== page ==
His stories first inspired me to explore the green-forested mountains, clear spring water and fresh air of the area, which lies about 80km from the capital.

I was completely blown away when I reached Binh Thanh Commune at the foot of Muong Mountain in Cao Phong District after a three-hour motorbike drive.

Peaceful Giang Mo Village consist of stilt houses and is drenched in the traditions of local culture.

Over 100 households call the village home and earn their living by farming. The village first opened its doors to visitors 20 years ago, benefiting from the various perks of the trade such as upgraded roads.

Village chief Nguyen Van Hau said that most of his domain has remained unchanged, despite becoming such an attraction.

Here, almost every inhabitant can act as a tour guide, leading you to explore the area's mysterious beauty.

Legend has it that the Muong once lived in caves. One day, a couple caught a tortoise by chance. As they were about to kill it for food, the tortoise said: "If you spare my life, I'll tell you how to build a house to live in." From then on, the Muong had their houses built in the shape of a tortoise, the four pillars resembling its four legs and the roof its shell. A stilt house not only served as shelter but also as a place of worship. The Muong believe in three worlds: the sky for their genie, the earth for death, and human beings living in between.

The houses are made from wood and bamboo, the roofs of palm leaves and grass, which helps them stay cool in summer and warm in winter.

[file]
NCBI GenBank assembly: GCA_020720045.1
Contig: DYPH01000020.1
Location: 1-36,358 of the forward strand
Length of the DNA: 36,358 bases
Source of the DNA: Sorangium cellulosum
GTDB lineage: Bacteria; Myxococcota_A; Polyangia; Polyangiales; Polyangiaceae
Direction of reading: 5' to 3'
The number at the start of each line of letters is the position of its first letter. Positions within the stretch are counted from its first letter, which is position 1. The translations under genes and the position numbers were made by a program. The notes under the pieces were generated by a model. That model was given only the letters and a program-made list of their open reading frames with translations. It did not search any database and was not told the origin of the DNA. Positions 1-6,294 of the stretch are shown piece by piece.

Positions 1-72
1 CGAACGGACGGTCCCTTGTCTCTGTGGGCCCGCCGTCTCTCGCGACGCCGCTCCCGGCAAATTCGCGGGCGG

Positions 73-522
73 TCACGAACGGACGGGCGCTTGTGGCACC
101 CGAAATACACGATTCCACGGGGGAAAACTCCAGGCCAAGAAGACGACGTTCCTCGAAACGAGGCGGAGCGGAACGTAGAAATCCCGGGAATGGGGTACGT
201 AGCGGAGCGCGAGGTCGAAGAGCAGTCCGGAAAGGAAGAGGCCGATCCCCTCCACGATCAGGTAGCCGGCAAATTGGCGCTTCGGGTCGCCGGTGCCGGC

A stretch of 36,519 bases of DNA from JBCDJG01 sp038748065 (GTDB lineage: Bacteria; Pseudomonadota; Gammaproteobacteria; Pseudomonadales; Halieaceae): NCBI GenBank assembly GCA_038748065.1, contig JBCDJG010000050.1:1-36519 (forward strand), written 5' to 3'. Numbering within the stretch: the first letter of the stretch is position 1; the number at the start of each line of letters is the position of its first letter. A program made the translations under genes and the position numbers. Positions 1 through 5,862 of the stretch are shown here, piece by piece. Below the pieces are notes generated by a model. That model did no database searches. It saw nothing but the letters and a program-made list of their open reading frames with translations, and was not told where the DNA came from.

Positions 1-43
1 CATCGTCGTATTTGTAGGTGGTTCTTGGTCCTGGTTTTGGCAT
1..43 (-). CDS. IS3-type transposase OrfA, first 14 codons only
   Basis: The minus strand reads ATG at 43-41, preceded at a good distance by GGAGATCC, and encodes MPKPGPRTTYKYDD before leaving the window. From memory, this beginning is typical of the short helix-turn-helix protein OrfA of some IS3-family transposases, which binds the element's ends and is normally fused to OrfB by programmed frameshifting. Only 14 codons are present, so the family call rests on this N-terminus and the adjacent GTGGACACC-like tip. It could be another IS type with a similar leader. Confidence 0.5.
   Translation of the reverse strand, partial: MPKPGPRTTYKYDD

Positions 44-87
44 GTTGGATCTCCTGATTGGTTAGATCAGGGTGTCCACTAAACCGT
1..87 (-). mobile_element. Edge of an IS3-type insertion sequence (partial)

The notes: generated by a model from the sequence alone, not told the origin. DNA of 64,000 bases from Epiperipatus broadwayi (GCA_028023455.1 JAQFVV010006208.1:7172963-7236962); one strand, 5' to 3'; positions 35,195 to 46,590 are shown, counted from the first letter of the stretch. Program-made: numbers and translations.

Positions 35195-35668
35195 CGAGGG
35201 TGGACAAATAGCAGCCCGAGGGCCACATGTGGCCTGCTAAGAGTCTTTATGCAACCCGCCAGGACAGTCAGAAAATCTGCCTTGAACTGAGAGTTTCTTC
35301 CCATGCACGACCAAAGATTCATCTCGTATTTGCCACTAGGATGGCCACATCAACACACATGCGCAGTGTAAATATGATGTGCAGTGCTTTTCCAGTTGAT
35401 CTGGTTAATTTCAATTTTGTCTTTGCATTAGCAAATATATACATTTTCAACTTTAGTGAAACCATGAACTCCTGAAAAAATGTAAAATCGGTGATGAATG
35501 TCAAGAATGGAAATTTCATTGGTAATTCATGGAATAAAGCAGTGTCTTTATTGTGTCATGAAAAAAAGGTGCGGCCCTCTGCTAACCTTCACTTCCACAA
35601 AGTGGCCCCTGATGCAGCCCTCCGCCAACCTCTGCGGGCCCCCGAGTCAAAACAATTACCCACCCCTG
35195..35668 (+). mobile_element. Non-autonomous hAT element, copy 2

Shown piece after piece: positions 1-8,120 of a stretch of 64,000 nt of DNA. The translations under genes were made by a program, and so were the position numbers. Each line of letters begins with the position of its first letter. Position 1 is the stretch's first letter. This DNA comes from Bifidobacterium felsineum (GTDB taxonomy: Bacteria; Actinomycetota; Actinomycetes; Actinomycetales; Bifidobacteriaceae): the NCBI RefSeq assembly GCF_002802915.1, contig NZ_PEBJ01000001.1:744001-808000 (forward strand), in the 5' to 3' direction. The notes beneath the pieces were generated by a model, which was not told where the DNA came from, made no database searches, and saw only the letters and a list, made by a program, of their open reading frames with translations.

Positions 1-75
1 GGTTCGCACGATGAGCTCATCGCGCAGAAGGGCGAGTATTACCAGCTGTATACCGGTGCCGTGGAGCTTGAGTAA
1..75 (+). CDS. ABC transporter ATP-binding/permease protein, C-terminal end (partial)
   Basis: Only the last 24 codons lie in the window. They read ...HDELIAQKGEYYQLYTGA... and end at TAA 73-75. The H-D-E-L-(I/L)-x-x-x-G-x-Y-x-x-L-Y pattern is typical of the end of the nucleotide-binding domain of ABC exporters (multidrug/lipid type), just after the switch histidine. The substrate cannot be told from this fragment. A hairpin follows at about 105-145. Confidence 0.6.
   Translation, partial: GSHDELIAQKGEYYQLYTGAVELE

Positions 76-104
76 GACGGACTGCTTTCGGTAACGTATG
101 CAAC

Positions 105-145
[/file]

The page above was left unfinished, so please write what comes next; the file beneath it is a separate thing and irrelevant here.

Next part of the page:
Traditionally, a stilt house has a loft used for storing food and utensils, a floor space for worship, cooking, eating and sleeping, and a space for keeping chickens and other animals alongside tools such as weaving looms, bows and arrows.

In the corner of a house, Muong women thread yarn on a weaving loom as colours and patterns take shape, making curious onlookers salivate for a try.

As special guests, the Muong will treat you with dishes including black sticky rice (nep cam), boiled pork on banana leaf and streamed fish with traditional ruou can (wine stored in jar and drink through bamboo straws).

In recent years, home stay tourism has become very popular in the village, offering visitors the chance to experience local culture and lifestyle first hand.

"We always cook with our visitors, have meals together and accompany them to the terraced fields or in weaving," Bui Thi Luu said, adding that this type of tourism did much to improve local incomes.